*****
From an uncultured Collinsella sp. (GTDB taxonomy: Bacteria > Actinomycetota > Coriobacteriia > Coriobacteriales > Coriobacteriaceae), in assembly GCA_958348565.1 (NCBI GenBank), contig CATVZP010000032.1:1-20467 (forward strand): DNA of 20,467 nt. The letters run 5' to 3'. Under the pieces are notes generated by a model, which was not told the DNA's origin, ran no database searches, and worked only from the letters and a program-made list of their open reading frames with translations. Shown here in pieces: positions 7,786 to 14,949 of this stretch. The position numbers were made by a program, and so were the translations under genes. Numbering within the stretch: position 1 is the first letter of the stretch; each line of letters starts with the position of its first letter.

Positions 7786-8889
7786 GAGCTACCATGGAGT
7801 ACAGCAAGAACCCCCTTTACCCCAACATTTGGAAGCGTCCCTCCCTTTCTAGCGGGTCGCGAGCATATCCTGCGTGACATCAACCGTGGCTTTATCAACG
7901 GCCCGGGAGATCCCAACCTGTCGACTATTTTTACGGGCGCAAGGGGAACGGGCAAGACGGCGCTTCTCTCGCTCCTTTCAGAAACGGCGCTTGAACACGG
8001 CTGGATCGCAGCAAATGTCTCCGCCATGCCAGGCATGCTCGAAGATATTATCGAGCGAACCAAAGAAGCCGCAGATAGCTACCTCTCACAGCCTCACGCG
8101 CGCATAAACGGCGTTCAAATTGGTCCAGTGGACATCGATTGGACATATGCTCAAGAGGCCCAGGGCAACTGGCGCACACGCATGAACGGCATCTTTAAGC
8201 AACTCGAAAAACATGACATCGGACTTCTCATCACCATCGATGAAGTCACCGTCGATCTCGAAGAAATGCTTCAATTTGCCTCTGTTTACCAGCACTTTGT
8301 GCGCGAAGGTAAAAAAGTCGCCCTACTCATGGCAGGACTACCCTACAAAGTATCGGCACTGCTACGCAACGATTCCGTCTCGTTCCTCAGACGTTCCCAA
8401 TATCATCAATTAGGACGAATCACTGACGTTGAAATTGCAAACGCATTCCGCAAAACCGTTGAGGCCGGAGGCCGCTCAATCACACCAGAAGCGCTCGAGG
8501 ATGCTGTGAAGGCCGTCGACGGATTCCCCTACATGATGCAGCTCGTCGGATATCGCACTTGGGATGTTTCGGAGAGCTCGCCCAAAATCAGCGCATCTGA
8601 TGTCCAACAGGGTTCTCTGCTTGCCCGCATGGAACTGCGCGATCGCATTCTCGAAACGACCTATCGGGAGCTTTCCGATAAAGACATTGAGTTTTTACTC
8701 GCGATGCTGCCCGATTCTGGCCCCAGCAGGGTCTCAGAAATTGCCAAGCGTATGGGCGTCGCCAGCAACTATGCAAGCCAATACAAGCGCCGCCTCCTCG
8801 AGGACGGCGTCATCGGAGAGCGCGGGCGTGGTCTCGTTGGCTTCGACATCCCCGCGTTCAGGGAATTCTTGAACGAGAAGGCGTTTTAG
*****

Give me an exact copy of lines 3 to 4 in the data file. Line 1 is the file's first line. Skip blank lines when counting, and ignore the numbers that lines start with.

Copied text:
7786 GAGCTACCATGGAGT
7801 ACAGCAAGAACCCCCTTTACCCCAACATTTGGAAGCGTCCCTCCCTTTCTAGCGGGTCGCGAGCATATCCTGCGTGACATCAACCGTGGCTTTATCAACG